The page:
The home detention sentence given to 19-year-old Rouxle Le Roux, who killed a teenage boy in a drunken hit and run, meets legal standards because it was an "accident", a top lawyer says.
Rouxle Le Roux was sentenced on Friday to 11 months' home detention and 250 hours' community service for the death of 15-year old Nathan Kraatskow.
Nathan died in May when Le Roux, a learner driver, hit him at an intersection in Albany in north Auckland.
Le Roux had drunk wine and smoked cannabis earlier in the day before her Mercedes crashed into Kraatskow as he crossed the intersection on a small bike.
Nathan died at the scene. Le Roux and her two passengers failed to stop.
Le Roux was sentenced in the Auckland District Court on Friday for dangerous driving causing death.
Unhappy with the sentence, Nathan's mother Charlene Kraatskow started a petition on Change.org questioning the New Zealand justice system and calling on prosecutors to appeal Le Roux's sentence and seek a harsher penalty. The petition is nearing 100,000 supporters.
However, criminal lawyer Steve Cullen told Mike Yardley the sentence meets the legal requirements.
"It is within the parameters of what normally is applied in this kind of case."
"Although it's an absolutely devastating thing to experience, the loss of a child can never be overcome, it's accidental. This is person... a very young person who is being punished for an accidental death caused on the side of the road."
"My assessment would be that this is within parameters of available sentencing for this type of offence and this isn't a case where, even on appeal, there is a likelihood of her being imprisoned.
"There's a range of factors taken into account by the judge, discounting factors for example, youth, early guilty pleas, expressions of remorse."
Cullen said what has angered people is some of Le Roux's Instagram posts which appear to be making fun of the situation.
The posts included a Halloween post of Le Roux wearing an orange prison jumpsuit with the caption reading: "Hide your children".
However, he said Le Roux provided an explanation to the judge for the post.
"That was before the judge at the time and an explanation was given."
"I certainly would have found it very distressing if I was the parent of a child who had been killed by an accidental death, there's no doubt about that. But it was a matter that the judge did take into account and we had a very experienced judge."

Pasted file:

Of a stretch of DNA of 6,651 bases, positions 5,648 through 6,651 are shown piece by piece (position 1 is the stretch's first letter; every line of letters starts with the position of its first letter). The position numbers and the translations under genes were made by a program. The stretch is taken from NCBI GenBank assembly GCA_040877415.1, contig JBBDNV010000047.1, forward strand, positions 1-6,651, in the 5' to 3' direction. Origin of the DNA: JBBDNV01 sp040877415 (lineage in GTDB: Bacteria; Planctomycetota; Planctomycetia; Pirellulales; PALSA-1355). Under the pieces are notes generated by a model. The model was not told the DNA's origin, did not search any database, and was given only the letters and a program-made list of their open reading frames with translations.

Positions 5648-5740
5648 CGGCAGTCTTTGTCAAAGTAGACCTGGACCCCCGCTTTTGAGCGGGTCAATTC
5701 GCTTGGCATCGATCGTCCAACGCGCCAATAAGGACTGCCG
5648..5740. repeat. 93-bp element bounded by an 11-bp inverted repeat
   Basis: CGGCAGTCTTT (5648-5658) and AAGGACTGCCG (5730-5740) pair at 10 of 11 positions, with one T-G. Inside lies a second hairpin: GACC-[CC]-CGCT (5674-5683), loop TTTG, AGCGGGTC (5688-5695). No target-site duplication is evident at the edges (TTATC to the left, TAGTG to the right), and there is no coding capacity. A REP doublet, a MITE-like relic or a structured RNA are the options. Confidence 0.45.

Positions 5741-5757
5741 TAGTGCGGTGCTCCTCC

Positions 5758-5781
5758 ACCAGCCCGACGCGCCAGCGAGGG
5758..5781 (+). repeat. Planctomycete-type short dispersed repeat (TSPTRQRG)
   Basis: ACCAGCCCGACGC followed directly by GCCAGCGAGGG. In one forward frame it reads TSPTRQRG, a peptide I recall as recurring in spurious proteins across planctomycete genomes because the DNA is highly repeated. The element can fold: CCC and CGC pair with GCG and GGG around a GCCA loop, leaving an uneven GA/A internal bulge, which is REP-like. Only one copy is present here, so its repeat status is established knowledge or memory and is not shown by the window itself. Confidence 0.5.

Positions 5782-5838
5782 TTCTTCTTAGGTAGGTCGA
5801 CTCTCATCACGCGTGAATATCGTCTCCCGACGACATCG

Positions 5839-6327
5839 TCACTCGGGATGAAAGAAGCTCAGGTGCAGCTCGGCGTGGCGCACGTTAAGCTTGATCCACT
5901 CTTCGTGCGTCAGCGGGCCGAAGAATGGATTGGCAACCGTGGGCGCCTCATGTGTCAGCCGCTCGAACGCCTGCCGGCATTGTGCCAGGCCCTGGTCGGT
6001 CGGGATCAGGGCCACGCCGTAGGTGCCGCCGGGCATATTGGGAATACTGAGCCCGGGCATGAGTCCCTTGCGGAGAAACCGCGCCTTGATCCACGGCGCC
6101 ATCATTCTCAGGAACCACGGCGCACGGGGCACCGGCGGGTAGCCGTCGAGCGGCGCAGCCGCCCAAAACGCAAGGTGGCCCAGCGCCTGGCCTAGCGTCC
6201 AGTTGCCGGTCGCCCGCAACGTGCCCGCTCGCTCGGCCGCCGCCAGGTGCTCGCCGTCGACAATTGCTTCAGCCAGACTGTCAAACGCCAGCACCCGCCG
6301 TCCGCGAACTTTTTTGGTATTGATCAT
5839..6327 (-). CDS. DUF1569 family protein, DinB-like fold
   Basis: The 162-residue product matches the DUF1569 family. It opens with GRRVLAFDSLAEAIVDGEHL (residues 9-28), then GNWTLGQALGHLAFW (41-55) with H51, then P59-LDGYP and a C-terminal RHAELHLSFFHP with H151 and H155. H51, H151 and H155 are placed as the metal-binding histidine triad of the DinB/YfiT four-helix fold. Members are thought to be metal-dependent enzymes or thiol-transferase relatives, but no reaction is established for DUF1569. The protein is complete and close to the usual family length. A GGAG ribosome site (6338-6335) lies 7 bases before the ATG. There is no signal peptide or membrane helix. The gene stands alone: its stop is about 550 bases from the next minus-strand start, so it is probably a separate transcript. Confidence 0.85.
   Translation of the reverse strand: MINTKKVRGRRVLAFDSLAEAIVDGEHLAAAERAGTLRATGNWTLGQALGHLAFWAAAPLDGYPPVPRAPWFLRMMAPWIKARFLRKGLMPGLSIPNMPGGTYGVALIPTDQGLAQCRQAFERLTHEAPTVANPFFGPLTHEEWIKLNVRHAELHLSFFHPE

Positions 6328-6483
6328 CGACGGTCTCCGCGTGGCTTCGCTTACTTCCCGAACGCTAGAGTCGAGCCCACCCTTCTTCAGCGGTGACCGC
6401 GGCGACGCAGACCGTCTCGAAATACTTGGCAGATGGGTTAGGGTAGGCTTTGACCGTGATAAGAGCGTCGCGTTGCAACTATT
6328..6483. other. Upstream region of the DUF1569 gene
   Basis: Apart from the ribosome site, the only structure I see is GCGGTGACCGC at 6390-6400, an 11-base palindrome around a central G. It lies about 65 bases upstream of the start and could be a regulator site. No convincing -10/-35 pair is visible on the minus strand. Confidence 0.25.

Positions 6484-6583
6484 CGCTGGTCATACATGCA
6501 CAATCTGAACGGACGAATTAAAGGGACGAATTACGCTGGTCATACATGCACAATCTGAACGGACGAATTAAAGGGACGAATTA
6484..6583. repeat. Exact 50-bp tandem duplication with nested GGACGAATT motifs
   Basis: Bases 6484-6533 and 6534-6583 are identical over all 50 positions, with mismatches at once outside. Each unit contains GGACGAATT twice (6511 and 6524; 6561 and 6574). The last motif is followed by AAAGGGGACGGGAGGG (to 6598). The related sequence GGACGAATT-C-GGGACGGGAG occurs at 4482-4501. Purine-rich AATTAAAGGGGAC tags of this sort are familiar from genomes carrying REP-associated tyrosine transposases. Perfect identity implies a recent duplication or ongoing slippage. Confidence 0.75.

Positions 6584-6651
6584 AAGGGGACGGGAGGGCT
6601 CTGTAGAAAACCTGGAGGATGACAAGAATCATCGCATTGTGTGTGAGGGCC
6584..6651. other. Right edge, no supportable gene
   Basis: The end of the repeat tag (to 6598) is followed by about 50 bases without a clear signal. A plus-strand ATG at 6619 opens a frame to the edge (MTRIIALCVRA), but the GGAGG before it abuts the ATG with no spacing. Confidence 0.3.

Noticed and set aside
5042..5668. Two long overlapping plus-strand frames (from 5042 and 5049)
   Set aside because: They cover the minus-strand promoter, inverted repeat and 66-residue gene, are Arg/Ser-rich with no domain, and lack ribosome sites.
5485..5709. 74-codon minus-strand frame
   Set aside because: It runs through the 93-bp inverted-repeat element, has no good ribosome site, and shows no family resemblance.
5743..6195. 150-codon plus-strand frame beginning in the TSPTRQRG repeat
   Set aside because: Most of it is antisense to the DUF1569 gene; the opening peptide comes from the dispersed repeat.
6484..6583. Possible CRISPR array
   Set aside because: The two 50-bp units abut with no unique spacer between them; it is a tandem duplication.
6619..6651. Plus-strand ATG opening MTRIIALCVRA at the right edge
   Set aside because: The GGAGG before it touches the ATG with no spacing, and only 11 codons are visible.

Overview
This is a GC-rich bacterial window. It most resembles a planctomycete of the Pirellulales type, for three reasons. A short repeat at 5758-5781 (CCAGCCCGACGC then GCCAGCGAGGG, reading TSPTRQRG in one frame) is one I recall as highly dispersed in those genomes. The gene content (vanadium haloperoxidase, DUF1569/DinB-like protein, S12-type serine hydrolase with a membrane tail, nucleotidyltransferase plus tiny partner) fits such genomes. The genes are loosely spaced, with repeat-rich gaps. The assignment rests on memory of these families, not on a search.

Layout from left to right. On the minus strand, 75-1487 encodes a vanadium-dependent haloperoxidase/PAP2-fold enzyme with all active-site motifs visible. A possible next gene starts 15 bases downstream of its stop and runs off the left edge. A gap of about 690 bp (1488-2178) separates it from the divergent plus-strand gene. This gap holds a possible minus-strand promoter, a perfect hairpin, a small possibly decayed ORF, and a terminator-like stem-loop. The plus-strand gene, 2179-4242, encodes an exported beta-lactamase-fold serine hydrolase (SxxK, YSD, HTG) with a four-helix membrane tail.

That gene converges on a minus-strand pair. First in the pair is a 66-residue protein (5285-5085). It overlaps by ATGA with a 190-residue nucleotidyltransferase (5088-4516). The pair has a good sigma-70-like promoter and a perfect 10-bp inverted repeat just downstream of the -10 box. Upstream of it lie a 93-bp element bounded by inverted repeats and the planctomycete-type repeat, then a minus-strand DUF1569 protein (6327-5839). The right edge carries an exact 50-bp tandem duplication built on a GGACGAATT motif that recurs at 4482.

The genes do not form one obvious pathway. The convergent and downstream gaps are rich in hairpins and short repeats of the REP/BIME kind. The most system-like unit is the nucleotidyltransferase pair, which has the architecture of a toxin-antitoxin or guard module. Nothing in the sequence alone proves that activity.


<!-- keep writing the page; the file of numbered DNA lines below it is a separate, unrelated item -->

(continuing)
He said the fact that she didn't stop would have been considered as well, but at the end of the day it was an accident.
"The circumstances here, where you simply have an accident that occurs at an intersection and a panic stricken young person flees the scene."
"One would have hoped that she had come back, that she had entered into rehabilitation programme and apologised but it [her fleeing] certainly is something that exacerbates the situation."
However, Charlene Kraatskow is calling on prosecutors to appeal Le Roux's sentence and seek a harsher penalty.
"I don't think taking someone's life and only getting 11 months' home detention is setting a very good precedent for the kids of today," she told the Herald.
"They see they can smoke weed, get in a car drunk, drive and then can kill someone and get 11 months' home detention."
People are also posting across social media about the perceived "privilege" involved in Le Roux's sentencing, compared to 21-year-old Broc Kawhena who was sentenced to four years' jail for a drunken hit and run in 2017.
National is calling for a fresh look at sentencing for serious offending.
National's Justice spokesperson Mark Mitchell told Newshub they felt like sentencing was "going in the wrong direction".
"We feel like the risk is being transferred to the community, we feel like this is going to be a growing trend around very light sentences."
Justice Minister Andrew Little disagrees.
"All the laws we have in place are the laws we've had in place for a few years now, and judges have to be left to do their decision," he told Newshub.